Edited by John Buffalo Mailer and J. Michael Lennon, A Mysterious Country collects Mailer’s commentary on the grace and fragility of democracy, 80 excerpts, 1945-2007, from his books, essays, interviews and letters, many of them uncollected or unpublished. The book is out tomorrow in hardback from Arcade Books; order from Amazon.
Please pass on to anyone worried about the parlous state of our democracy. From the introduction:
Mailer’s early novels are reamed with fears of nascent fascism. In The Naked and the Dead, the crypto-fascist Gen. Cummings tells his Lt. Hearn, his aide, that the principles of fascism are “far sounder than communism if you consider it, for it is grounded in men’s actual natures.” In his next novel, Barbary Shore (1951), Cumming’s predictions of the rightward turn in postwar America are dramatized in the conflict between an FBI agent, Hollingsworth, and McCleod, a former high official of the Communist Party who played a role in the murder of Stalin’s rival Leon Trotsky, but left the party in disgust with Stalin’s brutality. The Red Scare and the blacklist of leftist writers and artists, stoked by the demagoguery of another American reactionary, Senator Joseph McCarthy, is the backdrop to Mailer’s 1955 Hollywood novel, The Deer Park. Mailer’s portrait of Herman Teppis, the right-wing studio head, and the insidious corruptions of Hollywood Babylon, are based on his 18 months spent working as a scriptwriter, along with [Jean] Malaquais, at Warner Brothers.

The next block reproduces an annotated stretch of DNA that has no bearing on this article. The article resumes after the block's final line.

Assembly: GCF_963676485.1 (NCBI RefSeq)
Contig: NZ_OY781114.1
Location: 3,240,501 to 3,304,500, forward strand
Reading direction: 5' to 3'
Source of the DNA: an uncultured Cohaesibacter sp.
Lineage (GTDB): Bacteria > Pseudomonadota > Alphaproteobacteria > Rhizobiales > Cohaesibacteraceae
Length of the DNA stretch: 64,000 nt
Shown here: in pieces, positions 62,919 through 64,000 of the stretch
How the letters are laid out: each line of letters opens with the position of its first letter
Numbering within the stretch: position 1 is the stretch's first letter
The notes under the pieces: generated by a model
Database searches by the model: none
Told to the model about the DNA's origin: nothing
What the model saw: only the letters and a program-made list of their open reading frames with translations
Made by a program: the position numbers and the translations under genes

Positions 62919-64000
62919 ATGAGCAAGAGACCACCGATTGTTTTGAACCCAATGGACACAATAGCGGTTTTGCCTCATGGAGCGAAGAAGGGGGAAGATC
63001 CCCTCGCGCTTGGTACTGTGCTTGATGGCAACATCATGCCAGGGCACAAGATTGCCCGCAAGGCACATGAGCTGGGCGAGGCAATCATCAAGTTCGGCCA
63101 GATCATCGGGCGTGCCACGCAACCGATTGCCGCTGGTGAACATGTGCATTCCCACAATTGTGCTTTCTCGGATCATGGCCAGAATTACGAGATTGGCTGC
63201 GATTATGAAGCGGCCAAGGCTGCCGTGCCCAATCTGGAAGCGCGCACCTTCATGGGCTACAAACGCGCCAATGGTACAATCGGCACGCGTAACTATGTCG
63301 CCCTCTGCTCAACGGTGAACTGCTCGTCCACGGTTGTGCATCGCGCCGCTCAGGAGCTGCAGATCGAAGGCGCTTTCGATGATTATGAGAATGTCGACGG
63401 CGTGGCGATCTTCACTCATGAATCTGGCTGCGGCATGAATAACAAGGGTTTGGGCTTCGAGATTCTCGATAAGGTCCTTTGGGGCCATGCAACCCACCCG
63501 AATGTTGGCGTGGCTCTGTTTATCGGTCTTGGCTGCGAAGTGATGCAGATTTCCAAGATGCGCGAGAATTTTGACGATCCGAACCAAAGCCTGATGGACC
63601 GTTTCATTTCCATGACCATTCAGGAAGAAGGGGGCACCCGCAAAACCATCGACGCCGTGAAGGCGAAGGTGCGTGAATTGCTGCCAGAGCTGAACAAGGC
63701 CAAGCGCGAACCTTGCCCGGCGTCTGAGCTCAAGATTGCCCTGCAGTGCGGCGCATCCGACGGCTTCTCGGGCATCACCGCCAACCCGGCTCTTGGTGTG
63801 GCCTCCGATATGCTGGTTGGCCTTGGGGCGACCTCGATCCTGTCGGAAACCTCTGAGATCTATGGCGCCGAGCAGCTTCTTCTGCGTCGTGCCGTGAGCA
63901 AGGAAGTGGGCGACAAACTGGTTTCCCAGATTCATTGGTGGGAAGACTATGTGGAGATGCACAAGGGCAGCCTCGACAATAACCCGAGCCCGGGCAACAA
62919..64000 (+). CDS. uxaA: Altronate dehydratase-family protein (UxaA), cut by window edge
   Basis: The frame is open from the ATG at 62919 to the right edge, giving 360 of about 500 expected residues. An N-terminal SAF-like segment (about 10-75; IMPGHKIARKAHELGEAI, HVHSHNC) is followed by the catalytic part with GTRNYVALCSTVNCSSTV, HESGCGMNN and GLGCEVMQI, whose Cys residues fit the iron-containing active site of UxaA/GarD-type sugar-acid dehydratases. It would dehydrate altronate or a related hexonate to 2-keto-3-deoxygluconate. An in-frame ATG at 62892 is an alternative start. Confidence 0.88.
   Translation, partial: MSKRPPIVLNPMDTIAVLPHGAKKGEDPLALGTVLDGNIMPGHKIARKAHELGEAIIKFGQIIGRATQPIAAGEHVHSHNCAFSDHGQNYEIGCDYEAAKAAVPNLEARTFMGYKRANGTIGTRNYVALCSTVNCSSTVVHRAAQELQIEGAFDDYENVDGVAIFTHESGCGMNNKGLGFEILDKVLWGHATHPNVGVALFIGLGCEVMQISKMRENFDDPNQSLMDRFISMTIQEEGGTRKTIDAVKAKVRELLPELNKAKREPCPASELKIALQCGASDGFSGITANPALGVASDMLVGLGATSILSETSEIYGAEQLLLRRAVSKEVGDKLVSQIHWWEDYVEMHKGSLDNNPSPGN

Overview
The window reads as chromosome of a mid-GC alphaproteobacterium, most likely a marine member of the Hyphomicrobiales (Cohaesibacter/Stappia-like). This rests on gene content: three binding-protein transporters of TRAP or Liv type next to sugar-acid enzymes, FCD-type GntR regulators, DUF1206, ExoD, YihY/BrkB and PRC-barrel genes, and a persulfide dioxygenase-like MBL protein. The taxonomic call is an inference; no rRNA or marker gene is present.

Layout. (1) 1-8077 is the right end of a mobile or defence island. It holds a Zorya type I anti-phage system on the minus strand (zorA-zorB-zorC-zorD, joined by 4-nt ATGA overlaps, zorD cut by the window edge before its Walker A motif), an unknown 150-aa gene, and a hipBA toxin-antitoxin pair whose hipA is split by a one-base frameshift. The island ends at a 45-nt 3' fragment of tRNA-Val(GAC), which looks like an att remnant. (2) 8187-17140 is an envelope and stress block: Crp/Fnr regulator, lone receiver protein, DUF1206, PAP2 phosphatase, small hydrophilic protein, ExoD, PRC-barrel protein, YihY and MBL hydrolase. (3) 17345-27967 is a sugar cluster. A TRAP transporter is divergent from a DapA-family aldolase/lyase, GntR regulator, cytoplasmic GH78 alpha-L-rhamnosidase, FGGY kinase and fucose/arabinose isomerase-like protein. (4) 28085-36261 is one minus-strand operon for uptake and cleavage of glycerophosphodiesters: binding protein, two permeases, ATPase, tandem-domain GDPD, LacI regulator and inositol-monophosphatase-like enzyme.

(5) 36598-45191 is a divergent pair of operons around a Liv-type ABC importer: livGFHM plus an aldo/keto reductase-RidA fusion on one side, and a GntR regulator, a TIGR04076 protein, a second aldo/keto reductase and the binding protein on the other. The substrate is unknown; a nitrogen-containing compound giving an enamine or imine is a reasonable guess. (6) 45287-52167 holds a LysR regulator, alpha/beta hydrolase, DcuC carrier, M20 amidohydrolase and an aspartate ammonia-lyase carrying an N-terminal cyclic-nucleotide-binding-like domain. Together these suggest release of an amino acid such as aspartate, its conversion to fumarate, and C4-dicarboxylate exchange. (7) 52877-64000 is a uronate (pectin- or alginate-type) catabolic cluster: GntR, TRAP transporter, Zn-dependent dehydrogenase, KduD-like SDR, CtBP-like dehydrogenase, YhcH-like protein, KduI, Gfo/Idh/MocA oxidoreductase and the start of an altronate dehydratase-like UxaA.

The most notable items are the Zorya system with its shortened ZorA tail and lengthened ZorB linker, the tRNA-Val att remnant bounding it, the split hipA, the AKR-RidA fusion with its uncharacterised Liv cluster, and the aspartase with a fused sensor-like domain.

From the mid-fifties on, Mailer described himself as a “libertarian socialist,” a phrase that captures his desire to join the emerging polarities of his thinking, to build a radical bridge between the Left and the Right, create an alliance that would stand as a bulwark against reactionary nativism. The encroachments of totalitarianism knew no boundaries; the effort to keep democracy alive had to take place in every venue of American life. Consequently, as he stated in a 1955 interview, “politics as politics interests me less today, than politics as part of everything else in life.” On the one hand, he was a proponent of sexual freedom, minority and worker civil rights, and an end to literary censorship, and on the other, he was opposed to corporate greed, environmental destruction, jingoistic patriotism, and the growing and powerful seductions of advertising, all of which he saw as the hydra-heads of totalitarianism.
In 1960, he voted for the first time since 1948, enticed back to the political arena by the candidacy of John F. Kennedy, whose “New Frontier” platform gave promise of a rejuvenation of civic life as the dull fog of conformity during the 1950s began to recede. Kennedy, he believed, could perform the essential duties of governing while also satisfying the nation’s psychological yearnings for greatness, which he called “the dream life of the nation.” Mailer’s deepest aspiration was to create a dialectical relationship not only between the political Left and Right, but also between traditional politics and psychology—more Jungian than Freudian—linking the world of practical affairs with the world of movies, myths, and dreams. His deepest fear was that a polarized nation would devolve into a failed nation.